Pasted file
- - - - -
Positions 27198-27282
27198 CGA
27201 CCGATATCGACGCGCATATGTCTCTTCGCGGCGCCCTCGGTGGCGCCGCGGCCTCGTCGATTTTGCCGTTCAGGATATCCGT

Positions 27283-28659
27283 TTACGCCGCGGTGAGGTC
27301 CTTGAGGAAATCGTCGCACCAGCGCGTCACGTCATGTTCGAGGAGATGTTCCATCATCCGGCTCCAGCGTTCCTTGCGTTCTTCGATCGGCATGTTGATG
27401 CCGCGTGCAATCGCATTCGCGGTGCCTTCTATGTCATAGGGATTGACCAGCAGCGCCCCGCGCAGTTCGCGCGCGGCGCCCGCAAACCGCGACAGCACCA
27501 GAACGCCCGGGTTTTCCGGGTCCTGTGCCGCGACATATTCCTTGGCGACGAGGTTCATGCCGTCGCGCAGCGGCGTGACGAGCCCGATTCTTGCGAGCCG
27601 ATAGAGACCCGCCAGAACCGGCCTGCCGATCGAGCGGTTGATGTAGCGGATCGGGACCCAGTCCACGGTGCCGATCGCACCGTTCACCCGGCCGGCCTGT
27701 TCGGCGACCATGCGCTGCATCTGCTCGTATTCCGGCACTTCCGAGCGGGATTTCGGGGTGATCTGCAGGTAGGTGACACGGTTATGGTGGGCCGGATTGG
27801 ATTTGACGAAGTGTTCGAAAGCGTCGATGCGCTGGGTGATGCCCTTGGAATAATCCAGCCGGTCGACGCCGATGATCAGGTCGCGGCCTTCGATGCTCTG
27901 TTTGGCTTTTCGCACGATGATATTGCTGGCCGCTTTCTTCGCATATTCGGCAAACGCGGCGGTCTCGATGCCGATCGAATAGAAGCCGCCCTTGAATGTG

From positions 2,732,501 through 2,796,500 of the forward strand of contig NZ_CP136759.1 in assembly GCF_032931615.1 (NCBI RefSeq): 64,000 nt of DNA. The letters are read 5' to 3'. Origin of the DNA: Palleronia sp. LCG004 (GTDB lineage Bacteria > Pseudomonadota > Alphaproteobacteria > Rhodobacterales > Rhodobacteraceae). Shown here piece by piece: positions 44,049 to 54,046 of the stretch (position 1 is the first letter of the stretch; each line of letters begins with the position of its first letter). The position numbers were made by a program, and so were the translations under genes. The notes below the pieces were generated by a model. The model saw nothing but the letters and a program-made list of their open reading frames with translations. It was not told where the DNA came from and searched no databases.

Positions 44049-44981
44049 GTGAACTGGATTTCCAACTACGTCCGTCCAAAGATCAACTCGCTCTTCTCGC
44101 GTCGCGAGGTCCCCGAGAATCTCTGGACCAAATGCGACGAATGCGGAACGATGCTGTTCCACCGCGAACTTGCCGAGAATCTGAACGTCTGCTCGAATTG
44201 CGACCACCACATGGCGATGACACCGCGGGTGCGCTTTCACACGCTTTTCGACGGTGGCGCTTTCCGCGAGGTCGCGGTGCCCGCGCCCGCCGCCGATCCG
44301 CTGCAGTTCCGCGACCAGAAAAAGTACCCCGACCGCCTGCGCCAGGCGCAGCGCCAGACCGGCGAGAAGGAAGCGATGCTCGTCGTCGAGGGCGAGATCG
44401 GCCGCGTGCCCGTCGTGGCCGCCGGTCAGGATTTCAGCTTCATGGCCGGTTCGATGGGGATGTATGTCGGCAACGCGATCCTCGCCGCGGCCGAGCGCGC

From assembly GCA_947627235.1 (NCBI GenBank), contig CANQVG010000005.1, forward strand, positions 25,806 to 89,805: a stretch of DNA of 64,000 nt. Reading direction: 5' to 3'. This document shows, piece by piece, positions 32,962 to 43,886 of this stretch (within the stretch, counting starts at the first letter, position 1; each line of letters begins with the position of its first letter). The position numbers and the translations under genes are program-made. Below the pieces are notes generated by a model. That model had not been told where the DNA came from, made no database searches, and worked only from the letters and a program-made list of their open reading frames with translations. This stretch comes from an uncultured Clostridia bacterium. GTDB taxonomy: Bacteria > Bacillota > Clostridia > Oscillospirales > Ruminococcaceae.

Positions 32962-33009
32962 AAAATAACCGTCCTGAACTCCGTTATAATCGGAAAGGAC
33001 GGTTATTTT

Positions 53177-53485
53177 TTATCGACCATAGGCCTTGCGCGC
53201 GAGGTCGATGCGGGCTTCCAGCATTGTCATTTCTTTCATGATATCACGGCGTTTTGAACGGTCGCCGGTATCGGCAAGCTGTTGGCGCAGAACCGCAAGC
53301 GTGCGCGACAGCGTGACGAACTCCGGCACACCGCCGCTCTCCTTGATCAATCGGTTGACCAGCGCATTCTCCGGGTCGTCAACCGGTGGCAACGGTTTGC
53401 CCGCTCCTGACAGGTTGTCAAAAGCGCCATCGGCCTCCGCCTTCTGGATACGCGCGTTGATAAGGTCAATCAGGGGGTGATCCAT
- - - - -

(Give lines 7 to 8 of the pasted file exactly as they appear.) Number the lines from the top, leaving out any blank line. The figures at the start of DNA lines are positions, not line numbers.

27401 CCGCGTGCAATCGCATTCGCGGTGCCTTCTATGTCATAGGGATTGACCAGCAGCGCCCCGCGCAGTTCGCGCGCGGCGCCCGCAAACCGCGACAGCACCA
27501 GAACGCCCGGGTTTTCCGGGTCCTGTGCCGCGACATATTCCTTGGCGACGAGGTTCATGCCGTCGCGCAGCGGCGTGACGAGCCCGATTCTTGCGAGCCG